>> Today is Warning: date(): It is not safe to rely on the system's timezone settings. You are *required* to use the date.timezone setting or the date_default_timezone_set() function. In case you used any of those methods and you are still getting this warning, you most likely misspelled the timezone identifier. We selected the timezone 'UTC' for now, but please set date.timezone to select your timezone. in /home/cairchic/public_html/header.php on line 331
Saturday, June 23, 2018
Community Spotlight: Chicago Muslim Teacher Wins Prestigious “Golden Apple” Award
By Sandy Abdallah
May 12, 2008
CAIR-Chicago congratulates Samina Khan, a teacher in the Chicago Public Schools for winning the highly prestigious Golden Apple Award this month from among 850 other nominees.
Khan was surprised with the exciting news in her classroom while in the midst of a lesson on Tuesday, May 6, 2008. “I keep asking friends to pinch me, it’s wonderful,” Khan told CAIR-Chicago.
The Golden Apple Awards are awarded to elementary school educators who demonstrate an excellence in teaching. The Golden Apple is dedicated to the conviction that every child deserves an excellent teacher. Khan, an elementary school science teacher at Clark Magnet School, is among the ten winners chosen out of 850 teachers from Cook, DuPage, Kane, Lake, and Will counties. Winners receive a paid sabbatical to study tuition-free at Northwestern University, a laptop computer, $3,000, induction into the Golden Apple Academy of Educators, and recognition in September on a one-hour TV special.
Shaping Young Leaders
“We are honored to have leaders such as Khan in our community, who work with youth on a daily basis, have the opportunity to reach out, inspire, and guide the future leaders of tomorrow,” said CAIR-Chicago Outreach Coordinator Gerald Hankerson.
“…I am endeavoring to help my students to discover their voices and to empower them to realize their potential,” said Khan about her work. “I am trying to shape a personality equipped with high moral character and values like truth, goodness, compassion, care, integrity, so that they can lead a worthwhile and useful life serving themselves, their families, communities, country & the world at large.”
The principal of the Clark Magnet School, Dr. Henry West, nominated Khan for dedication, hands-on activity, and innovative teaching methodologies.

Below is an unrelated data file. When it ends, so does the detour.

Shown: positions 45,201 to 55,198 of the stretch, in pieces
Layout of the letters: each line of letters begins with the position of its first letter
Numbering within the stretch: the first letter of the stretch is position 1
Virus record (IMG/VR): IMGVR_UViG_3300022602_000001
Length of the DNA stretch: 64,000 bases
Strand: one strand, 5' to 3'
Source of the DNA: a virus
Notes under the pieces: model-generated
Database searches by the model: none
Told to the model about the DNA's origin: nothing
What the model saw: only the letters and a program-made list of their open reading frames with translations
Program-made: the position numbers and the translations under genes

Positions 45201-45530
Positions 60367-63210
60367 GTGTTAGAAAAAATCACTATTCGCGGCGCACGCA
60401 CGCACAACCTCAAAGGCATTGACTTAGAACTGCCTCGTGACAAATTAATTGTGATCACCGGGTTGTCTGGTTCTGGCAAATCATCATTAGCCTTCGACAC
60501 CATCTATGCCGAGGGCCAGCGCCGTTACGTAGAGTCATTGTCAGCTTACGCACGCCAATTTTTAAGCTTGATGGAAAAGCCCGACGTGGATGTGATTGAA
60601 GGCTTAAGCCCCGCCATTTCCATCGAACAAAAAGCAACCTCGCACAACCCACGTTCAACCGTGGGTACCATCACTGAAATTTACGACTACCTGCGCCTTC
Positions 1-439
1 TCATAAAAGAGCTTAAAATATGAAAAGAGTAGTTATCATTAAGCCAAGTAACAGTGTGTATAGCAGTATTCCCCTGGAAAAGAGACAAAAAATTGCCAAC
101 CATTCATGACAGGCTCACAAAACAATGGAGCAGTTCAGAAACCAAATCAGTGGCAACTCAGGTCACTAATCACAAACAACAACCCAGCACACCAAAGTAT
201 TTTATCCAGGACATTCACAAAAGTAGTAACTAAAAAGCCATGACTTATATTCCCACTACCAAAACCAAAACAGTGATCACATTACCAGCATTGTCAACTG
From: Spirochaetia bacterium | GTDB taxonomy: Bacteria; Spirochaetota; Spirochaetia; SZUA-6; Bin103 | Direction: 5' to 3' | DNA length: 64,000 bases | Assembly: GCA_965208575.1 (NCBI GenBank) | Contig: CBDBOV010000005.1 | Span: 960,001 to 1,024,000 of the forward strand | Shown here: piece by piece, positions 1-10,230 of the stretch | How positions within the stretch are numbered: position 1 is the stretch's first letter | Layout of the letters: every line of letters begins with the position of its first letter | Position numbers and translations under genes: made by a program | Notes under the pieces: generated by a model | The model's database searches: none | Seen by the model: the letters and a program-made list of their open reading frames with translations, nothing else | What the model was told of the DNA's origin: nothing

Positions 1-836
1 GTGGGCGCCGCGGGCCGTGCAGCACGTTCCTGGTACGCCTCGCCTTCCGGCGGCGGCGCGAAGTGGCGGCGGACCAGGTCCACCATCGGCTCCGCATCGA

“To be appreciated makes me work harder for my community and my students,” Khan told CAIR-Chicago.
Honored for Dedication
Khan was one of 50 candidates recruited by the Chicago Public Schools through the Global Educators Outreach (GEO) program from thousands of applicants spanning 23 countries.
Khan has also been nominated by her co-workers and school authorities for several other awards over the last four years. She earned the Drive award in 2006 and was awarded the Com-Ed100 award in 2004.
Khan says she is the first Muslim to win the Golden Apple Award and attributes her success to “the blessings of the Almighty,” as well as “the support of her family, the school authorities, and the cooperation of her colleges, and dedication of the students which have helped her achieve her goals.”
Khan holds a Masters in education with distinction from DePaul University. She was born in Ethiopia, to Indian parents, and grew up in Nigeria. Khan received her Bachelors in Microbiology from Kaduna Polytechnic, West Africa’s largest and most prestigious institution of higher learning. Upon coming to the United States about eleven years ago, Khan enrolled at the University of Wisconsin at Lacrosse and later transferred to Northeastern Illinois University, where she worked on her Masters degree in Biology. She speaks four languages: English, Hausa, Urdu/Hindi and Punjabi.
Vision and Passion Yield Results
Khan’s dedication and commitment to education are reflected in her work. “Teaching is not a profession but a passion for me. The world has become a village and life highly competitive and complex,” said Khan.
As a result of her teaching, Khan’s students have steadily improved their Illinois Standards Achievement Test (ISAT) scores.
In 2006, two of Khan’s students participated in the ComEd 100 black star project. Amongst 2000 applicants, one of the students won a $2,500.00 savings bond and the other a laptop. Throughout the past six years, many of Khan’s students have won trophies, certificates and awards for their accomplishments, particularly in science. Khan annually coordinates the school science fair and many of the students who participate in the school science fair regularly proceed to the regional and city science fair.
“I am wedded to the cause of education and producing a generation of life-long learners who will not only believe in integrity, commitment, patriotism, honesty, and a passion for inquiry and analysis, but will walk the talk also,” said Khan.